The Centers for Disease Control and Prevention (CDC) says that over 260,000 students in middle and high schools (i.e. aged around 11 to 18) who had never smoked a combustible cigarette nevertheless used an e-cigarette in 2013 – more than three times as many as in 2011.
That figure is highly likely to be employed by advocates of tighter e-cig regulation as a refutation of common claims that vaping is essentially limited to current or previous smokers.
And other CDC data can be expected to used in support of the “gateway” theory that e-cigarette use leads to tobacco smoking, with the agency reporting that non-smoking youth who have tried e-cigarettes are much more likely to intend smoking combustible cigs than those who have never vaped.
Of those who did not smoke but had used e-cigarettes, 44% said they intended smoking too, against 22% of non-vapers.
About 75% of teen smokers become adult smokers, according to the CDC, meaning that if vaping is indeed a route to smoking at a young age, it is also a route to smoking as adults for many.
“We are very concerned about nicotine use among our youth, regardless of whether it comes from conventional cigarettes, e-cigarettes or other tobacco products. Not only is nicotine highly addictive, it can harm adolescent brain development,” said Tim McAfee, director of the CDC’s Office on Smoking and Health.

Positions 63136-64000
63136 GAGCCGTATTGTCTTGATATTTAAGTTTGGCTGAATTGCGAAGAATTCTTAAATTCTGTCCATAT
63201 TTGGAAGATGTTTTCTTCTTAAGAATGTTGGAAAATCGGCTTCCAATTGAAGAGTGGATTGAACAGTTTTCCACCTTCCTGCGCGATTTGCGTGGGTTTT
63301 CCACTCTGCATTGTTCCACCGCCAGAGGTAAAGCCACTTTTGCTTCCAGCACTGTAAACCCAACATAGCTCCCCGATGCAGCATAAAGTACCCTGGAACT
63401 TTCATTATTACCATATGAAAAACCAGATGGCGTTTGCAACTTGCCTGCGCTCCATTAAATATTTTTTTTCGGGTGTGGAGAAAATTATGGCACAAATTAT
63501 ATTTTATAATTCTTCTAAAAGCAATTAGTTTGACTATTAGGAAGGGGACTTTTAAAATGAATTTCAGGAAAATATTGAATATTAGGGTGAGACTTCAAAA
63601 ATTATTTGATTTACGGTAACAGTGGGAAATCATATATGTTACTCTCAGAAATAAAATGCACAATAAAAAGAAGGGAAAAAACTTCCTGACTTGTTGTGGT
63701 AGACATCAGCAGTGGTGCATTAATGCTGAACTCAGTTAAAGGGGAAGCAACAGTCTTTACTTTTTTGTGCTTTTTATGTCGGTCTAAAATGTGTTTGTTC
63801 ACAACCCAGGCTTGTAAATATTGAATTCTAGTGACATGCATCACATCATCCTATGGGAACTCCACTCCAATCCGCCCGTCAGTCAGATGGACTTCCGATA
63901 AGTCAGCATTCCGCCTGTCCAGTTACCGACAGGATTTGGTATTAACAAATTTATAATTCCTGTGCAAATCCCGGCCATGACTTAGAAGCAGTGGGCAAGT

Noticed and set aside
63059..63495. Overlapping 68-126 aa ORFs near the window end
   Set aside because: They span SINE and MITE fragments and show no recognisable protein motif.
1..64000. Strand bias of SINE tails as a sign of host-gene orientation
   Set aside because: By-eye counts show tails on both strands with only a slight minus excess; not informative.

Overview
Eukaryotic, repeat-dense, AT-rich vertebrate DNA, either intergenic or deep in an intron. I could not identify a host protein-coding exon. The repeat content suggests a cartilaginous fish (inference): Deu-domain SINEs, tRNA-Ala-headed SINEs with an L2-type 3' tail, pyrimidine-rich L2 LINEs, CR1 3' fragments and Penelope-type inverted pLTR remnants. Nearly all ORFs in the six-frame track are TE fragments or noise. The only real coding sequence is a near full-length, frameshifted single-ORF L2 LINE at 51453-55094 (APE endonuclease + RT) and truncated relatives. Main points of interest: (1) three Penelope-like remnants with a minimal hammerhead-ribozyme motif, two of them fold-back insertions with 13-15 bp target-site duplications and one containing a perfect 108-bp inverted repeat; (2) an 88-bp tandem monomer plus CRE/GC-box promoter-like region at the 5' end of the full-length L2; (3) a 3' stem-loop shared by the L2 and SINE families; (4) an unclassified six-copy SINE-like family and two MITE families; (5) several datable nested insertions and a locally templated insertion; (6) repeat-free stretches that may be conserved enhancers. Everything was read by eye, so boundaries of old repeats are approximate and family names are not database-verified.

The CDC’s findings, which also suggest a strong correlation between smoking and exposure to tobacco advertising, are based on 2011-13 data from the National Youth Tobacco Survey and are published in the journal Nicotine and Tobacco Research by a group of scientists from the CDC, the U.S. Food and Drug Administration (FDA), and the school of public health at Georgia State University.
Last September, the CDC attracted much attention with data from the 2011-12 youth smoking surveys, showing that both regular and occasional e-cigarette use had roughly doubled among middle and high school students over that year.
What This Means: E-cigs’ defenders will doubtless find much to criticise in the CDC’s data. In particular, it strikes us that defining “not intending to smoke” as “reporting they would definitely not smoke in the next year or if offered a cigarette by a friend”, and classifying “all others…as having positive intention to smoke conventional cigarettes” seems a very sweeping definition of “intention”. “Willingness” might be a more accurate term.
But finding fault with the CDC’s presentation or methodology may not be the important point here. This data comes from a respected source and so it will undoubtedly be used to advantage by those who want greater controls on e-cigs: not only does it seem to reinforce the argument that adoption among young people is increasing, it also appears on the surface to demonstrate that the e-cig-to-tobacco gateway effect is real.
And even if the truth of the matter is that young vapers are more likely to smoke than young non-vapers because the two products appeal to similar tastes, rather than because one activity actually leads to the other in a post hoc ergo propter hoc sense, that will do little to diminish the emotive power of the implication…not least for the FDA, as it works on the final form of its e-cigarette regulations.
– Barnaby Page ECigIntelligence staff
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